John 2:13-22 Psalm 19 and “Time’s Lesson” by Emily Dickinson
Sunday March 7th, 2021
Welcome to this third Sunday in Lent and the first Sunday in March.
Now is the time in our worship where we create space in our minds and hearts to hear beyond the surface. So, I invite you to take just a few moments to let yourself kind of arrive to that place, whatever that means for you.… And as you are so moved, I invite you to join me in a spirit of prayer and centering from Psalm 19.
God, may the words of my mouth and the meditations of all our hearts, be acceptable in your sight, O Lord, our rock and our redeemer. Amen.
Tomorrow March 8th, will mark the last time we worshiped together in person as a congregation. I find myself approaching this week with a mix of emotions. When we left that day we had no idea what was ahead, although our leaders had already started conversations to change some of our practices. I looked back and found it notable that my invitation to the offering that morning included these words: Today we will begin experimenting with receiving the offering creatively. You are invited to meditate on gratitude as we are serenaded with music and we invite you to share your offering as you leave instead of passing something we all touch.
Later that week we decided to suspend in person worship and so began the adventure that is still ongoing, of creatively and beautifully bringing meaning, inspiration, music and your community to you, right where you are.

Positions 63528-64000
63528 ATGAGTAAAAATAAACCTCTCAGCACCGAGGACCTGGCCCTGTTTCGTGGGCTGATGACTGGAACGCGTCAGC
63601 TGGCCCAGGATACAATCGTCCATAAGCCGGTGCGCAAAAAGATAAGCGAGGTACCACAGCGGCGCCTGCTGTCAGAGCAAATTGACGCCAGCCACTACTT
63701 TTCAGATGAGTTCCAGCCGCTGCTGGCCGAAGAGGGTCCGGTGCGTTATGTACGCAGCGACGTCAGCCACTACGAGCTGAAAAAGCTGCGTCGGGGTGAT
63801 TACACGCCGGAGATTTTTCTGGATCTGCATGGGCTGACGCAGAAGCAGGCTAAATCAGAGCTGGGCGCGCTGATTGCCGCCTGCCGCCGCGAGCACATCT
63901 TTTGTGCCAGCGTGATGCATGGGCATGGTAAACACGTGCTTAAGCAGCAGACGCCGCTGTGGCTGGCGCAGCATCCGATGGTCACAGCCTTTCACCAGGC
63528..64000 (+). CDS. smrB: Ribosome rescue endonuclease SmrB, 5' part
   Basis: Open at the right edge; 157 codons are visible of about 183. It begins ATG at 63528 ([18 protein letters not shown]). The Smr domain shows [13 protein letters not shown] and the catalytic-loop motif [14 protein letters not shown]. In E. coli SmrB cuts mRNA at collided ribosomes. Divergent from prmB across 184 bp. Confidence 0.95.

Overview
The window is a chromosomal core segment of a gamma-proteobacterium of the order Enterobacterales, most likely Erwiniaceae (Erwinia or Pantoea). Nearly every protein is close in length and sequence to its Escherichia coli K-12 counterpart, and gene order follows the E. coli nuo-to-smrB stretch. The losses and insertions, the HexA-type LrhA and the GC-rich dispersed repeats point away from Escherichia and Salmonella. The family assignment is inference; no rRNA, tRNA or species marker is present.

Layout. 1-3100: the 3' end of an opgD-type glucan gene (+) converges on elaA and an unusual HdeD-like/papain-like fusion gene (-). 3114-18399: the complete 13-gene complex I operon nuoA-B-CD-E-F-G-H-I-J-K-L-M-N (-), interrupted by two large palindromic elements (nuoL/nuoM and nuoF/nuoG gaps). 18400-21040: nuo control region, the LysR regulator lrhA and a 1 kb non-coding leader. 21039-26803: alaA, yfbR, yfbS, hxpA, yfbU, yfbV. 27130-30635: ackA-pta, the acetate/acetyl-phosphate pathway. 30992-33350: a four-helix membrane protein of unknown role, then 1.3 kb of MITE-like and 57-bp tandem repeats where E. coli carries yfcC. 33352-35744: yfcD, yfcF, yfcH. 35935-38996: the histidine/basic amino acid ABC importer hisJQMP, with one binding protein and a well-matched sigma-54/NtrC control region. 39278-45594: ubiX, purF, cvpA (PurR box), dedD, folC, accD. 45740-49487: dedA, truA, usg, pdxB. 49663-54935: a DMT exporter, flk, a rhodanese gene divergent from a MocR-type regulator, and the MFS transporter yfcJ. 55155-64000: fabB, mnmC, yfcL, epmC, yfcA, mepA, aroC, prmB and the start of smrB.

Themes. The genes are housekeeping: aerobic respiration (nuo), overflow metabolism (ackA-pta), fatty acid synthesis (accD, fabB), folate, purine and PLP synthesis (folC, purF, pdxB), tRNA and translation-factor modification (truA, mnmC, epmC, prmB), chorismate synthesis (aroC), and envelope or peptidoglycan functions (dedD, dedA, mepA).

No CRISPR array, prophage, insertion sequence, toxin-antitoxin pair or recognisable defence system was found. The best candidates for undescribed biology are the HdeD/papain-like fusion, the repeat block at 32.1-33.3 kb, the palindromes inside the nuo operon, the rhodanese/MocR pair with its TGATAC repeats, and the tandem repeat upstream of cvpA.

There is so much to process about this year that I suspect it will be the rest of all of our lives, that we engage in this effort. There will be movies and novels and festivals and studies and plays and liturgy and curriculum written to understand, to make meaning, to diagnose the new behaviors, new norms, new policies and new ways of being in public life that emerge.
We will each need something particular based on what has transpired for us. And also we have already seen how differently we have all reacted. One reason is because we have had such varying experiences of this time. As a colleague shared with a group of clergy recently, for this entire pandemic, we have all had the same, incredible, unrelenting, challenging, frightening storm, that took us by surprise, but we have not had to endure it in the same kind of vessel.
Some of us have had a dingy or a piece of wood on which to float, gripping tight through the night with worry, wondering how to pay rent, with no work for so long and little support for childcare and in many places bad internet and little help with schooling, no healthcare or inadequate healthcare in a global pandemic.
And at the same time in this unrelenting, challenging, frightening storm, that took us by surprise, some had a yacht or cruise ship where hardly a drop of rain was felt and the stock market soared so high that even with such uncertainty, as Bloomberg Magazine noted recently, for this group “not only has it been relatively easy to carry out their white-collar jobs from home. But the Federal Reserve’s unprecedented emergency measures -- including slashing benchmark rates to zero -- have padded their wallets too. They’ve refinanced their mortgages at record low rates, purchased second homes to get away from cities and watched the value of the stocks and bonds in their investment accounts surge.”
Same storm, different vessel.
And because of this and other things, I am sensing anger rising. Have you noticed that? Because of not having what is needed to survive, the loss of important social connections outside of our households. Also I wonder if it could be the fact that we aren’t designed to live like this, especially not this long.